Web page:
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LaTe is a flexible, client-server Latency Tester, based on the custom LaMP application layer protocol, for Linux. This repository is also the home for the custom LaMP protocol specifications.

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LaTe - Flexible, client-server, multi-protocol* Latency Tester, based on the custom LaMP protocol (Latency Measurement Protocol) and running on Linux - version 0.1.6-beta

This repository is the main one for what concerns both LaTe and the LaMP custom protocol, including its specifications.

As we are still in a beta stage, we highly welcome any contribution, improvement, bug report or suggestion, both to LaTe and to the LaMP specifications. Other than using GitHub, you can freely write to francescorav.es483@gmail.com: we will try to reply you as soon as possible. Thank you!

You can find the LaMP specifications and the full LaTe documentation here: https://francescoraves483.github.io/LaMP_LaTe/

A simple Makefile is provided. This file can be used to compile LaTe in the Linux system in which this repository was cloned, with gcc. Any improvement to this file is highly welcome.

Additional targets are also defined; in particular:

  • compilePCdebug, to compile for the current platform, with gcc and the flag -g to generate debug informations, to be used with gdb.
  • compilePCfull, to compile an "extended" version of LaTe supporting also the AMQP 1.0 protocol (option -a), thanks to the Qpid Proton library. In order to use this target and compile LaTe with the AMQP 1.0 support, you need to install Qpid Proton C first (it can be downloaded here. To install it, after extracting the .tar.gz archive, you can refer to the instructions contained in the INSTALL.md file. Tested with versions 0.30.0 and 0.31.0.).
  • compilePCfulldebug, as compilePCfull, but adding the -g flag to generate debug informations, to be used with gdb.
  • compileAPU, as we also used LaTe to perform wireless latency measurements on PC Engines APU1D embedded boards, running OpenWrt, we defined an additional target to cross-compile LaTe for the boards. This command should work when targeting any x86_64 embedded board running OpenWrt, after the toolchain has been properly set up (tested with OpenWrt 18.06.1). If you want to cross-compile LaTe for other Linux-based platforms, you will need to change the value of CC_EMBEDDED inside the Makefile with the compiler you need to use.
  • compileAPUdebug, as before, but with the -g flag to generate debug informations for gdb.

The additional Makefile_termux makefile can be used when building the LaTe version supporting AMQP on a non-rooted Android device, using Termux. When installing Qpid Proton, you can choose to install it inside /data/data/com.termux/files/home/libs, which will make root privileges unnecessary when running make install. This makefile, when running make -f Makefile_termux compilePCfull will look for Qpid Proton inside /data/data/com.termux/files/home/libs, allowing you to compile also the full version of LaTe. In this particular case, before launching LaTe, after compiling it, remember to add the new library path to LD_LIBRARY_PATH:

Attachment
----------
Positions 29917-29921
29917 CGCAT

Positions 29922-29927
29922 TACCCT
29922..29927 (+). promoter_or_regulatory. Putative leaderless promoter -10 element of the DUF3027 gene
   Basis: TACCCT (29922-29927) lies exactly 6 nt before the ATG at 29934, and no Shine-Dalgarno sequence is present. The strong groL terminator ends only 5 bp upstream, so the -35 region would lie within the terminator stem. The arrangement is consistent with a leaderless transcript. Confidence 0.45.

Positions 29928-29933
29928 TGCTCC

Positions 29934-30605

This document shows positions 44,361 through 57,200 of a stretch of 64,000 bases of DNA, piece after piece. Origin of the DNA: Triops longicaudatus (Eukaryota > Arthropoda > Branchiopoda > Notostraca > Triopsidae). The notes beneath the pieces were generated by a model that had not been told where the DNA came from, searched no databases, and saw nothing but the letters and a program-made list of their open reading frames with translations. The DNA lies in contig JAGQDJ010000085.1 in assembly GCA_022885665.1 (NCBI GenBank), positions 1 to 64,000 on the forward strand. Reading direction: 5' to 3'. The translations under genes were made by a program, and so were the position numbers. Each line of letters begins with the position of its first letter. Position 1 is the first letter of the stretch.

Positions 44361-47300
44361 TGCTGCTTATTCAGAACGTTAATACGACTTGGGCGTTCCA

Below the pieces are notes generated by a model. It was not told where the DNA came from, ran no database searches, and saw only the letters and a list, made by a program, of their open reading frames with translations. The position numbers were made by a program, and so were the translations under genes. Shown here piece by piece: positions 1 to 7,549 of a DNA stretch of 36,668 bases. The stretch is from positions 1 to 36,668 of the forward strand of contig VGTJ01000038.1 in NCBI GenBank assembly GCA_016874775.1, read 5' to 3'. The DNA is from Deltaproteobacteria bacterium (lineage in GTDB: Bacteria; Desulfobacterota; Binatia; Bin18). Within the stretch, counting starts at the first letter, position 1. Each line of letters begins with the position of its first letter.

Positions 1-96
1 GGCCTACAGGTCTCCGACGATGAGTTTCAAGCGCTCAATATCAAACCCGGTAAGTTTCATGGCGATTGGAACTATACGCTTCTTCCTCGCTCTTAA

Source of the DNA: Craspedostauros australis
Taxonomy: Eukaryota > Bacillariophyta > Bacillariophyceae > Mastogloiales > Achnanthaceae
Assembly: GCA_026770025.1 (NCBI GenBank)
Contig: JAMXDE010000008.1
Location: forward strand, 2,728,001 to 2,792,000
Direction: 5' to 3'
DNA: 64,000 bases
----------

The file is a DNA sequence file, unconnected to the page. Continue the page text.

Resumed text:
export LD_LIBRARY_PATH=/data/data/com.termux/files/home/libs

Please note that in order to compile Qpid Proton on Android, you may need to manually patch the library. For your conveniency, an already patched QPid Proton C library (version 0.30.0) is available here.

LaTe has been extensively tested on Linux kernel versions 4.14, 4.15, 5.0 and 5.4 and it is currently using the Rawsock library, version 0.3.3.

How to compile

Clone this repository (--recursive is needed in order to clone the Rawsock library submodule too):

git clone --recursive https://github.com/francescoraves483/LaMP_LaTe.git
cd LaMP_LaTe

Compile:

make

The executable is called LaTe.

* In the current version, only LaMP over IPv4 and UDP (and LaMP over AMQP 1.0, via the additional Qpid Proton module, when LaTe is compiled with compilePCfull) is supported, but we plan to implement other protocols in the future.

Docker images

Docker images are also available, launching a LaTe server in daemon mode (see the documentation for more information). You can download them from DockerHub.

At the moment two images are available: one for testing over wired interfaces and one for testing over wireless interfaces.

Warning: Docker images does not include, for the time being, the latest version of LaTe.

Please have a look also at disclaimer.txt, as this work is also included in the European Union Horizon 2020 project 5G-CARMEN co-funded by the EU

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LaTe is a flexible, client-server Latency Tester, based on the custom LaMP application layer protocol, for Linux. This repository is also the home for the custom LaMP protocol specifications.

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